Snorkel side kicks
I had a hanger on myself once. One afternoon during an internship in Exmouth, Western Australia I went for an afternoon snorkel. My boyfriend and his parents were visiting so I took them to the nearby Bundegi Boat ramp to see what was living underneath. We saw the usual stonefish sitting grumpily in its PVC pipe, the schools of baitfish and the occasional angelfish that had drifted in from the nearby Ningaloo Reef.
A little yellow fish decided to swim with us for most of our snorkel. It was about the size of my pinky, yellow with a few black vertical stripes. It looked a little cartoonish thanks to its large eyes that looked up at me. It would swim along with me for a while, hiding in my shadow then if I duck dived it would abandon me for my partner nearby. Back and forth it swam between us, happily joining our snorkel.
This fish was a juvenile golden trevally. Juveniles of this species often form groups and follow larger fish like groupers, sharks and even SCUBA divers. They do this because the large fish protects them from being eaten by other predators. The large fish doesn’t eat the juvenile trevally because they are fast moving and can out manoeuvre their host.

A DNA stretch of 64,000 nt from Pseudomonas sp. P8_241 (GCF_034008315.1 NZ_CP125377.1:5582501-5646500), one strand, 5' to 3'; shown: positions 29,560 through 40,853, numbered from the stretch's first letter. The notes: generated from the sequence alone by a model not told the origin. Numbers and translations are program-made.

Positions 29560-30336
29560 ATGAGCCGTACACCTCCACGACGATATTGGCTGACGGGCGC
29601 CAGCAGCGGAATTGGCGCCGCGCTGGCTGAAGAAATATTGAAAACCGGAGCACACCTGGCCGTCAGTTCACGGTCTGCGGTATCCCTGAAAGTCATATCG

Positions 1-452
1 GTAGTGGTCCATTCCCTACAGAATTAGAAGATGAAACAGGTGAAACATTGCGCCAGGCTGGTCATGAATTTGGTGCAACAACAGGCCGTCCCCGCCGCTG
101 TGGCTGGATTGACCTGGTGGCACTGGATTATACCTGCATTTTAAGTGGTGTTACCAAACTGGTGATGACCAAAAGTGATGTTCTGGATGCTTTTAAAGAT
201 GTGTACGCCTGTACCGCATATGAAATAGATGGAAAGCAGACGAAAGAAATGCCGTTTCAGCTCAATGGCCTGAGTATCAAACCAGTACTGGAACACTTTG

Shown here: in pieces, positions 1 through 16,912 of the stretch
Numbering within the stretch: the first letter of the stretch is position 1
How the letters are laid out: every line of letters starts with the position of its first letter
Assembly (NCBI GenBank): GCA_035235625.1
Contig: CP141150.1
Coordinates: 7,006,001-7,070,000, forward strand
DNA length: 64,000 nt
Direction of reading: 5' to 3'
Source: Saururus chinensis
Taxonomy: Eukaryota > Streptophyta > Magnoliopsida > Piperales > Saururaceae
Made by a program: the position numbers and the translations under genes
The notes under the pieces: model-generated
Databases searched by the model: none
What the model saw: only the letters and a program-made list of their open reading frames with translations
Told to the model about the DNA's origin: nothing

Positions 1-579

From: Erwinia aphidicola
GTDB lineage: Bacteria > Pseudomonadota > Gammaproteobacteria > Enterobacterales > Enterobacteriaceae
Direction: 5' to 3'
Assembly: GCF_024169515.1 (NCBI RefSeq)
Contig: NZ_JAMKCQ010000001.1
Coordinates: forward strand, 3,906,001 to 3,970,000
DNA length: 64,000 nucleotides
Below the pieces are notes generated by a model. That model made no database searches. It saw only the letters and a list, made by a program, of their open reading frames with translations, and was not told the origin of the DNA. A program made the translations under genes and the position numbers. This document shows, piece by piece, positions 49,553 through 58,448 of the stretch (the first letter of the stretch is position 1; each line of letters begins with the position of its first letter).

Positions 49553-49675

It is clear to me that individual fish have personalities and science is starting to back this up. In one study of guppies individual fish reacted differently to stressful situations indicating different personality types. Research continues with another study about to begin which examines how much butterfly fish personality varies between individuals living on different reefs. But can fish be your friend? Well this little yellow fish found something to like about us and tolerated the rest. Not that different from any human friend really. These encounters taught me that whenever you get in the water there’s a chance to interact with marine life. Make sure these are positive for all involved.